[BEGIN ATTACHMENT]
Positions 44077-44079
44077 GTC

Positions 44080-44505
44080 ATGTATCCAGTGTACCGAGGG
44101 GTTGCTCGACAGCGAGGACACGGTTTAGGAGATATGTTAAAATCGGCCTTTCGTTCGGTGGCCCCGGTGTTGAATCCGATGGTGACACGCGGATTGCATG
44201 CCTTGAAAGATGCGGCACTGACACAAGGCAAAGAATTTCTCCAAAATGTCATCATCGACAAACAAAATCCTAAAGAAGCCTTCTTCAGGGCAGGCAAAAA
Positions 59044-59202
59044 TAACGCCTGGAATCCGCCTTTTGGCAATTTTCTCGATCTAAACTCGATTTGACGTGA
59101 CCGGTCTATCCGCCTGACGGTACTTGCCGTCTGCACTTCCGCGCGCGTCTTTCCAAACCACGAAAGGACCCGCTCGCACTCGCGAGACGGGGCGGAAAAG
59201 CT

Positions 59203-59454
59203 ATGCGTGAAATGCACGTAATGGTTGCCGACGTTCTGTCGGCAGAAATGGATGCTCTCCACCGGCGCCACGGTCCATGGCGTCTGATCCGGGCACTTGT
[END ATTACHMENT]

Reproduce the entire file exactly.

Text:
Positions 44077-44079
44077 GTC

Positions 44080-44505
44080 ATGTATCCAGTGTACCGAGGG
44101 GTTGCTCGACAGCGAGGACACGGTTTAGGAGATATGTTAAAATCGGCCTTTCGTTCGGTGGCCCCGGTGTTGAATCCGATGGTGACACGCGGATTGCATG
44201 CCTTGAAAGATGCGGCACTGACACAAGGCAAAGAATTTCTCCAAAATGTCATCATCGACAAACAAAATCCTAAAGAAGCCTTCTTCAGGGCAGGCAAAAA
Positions 59044-59202
59044 TAACGCCTGGAATCCGCCTTTTGGCAATTTTCTCGATCTAAACTCGATTTGACGTGA
59101 CCGGTCTATCCGCCTGACGGTACTTGCCGTCTGCACTTCCGCGCGCGTCTTTCCAAACCACGAAAGGACCCGCTCGCACTCGCGAGACGGGGCGGAAAAG
59201 CT

Positions 59203-59454
59203 ATGCGTGAAATGCACGTAATGGTTGCCGACGTTCTGTCGGCAGAAATGGATGCTCTCCACCGGCGCCACGGTCCATGGCGTCTGATCCGGGCACTTGT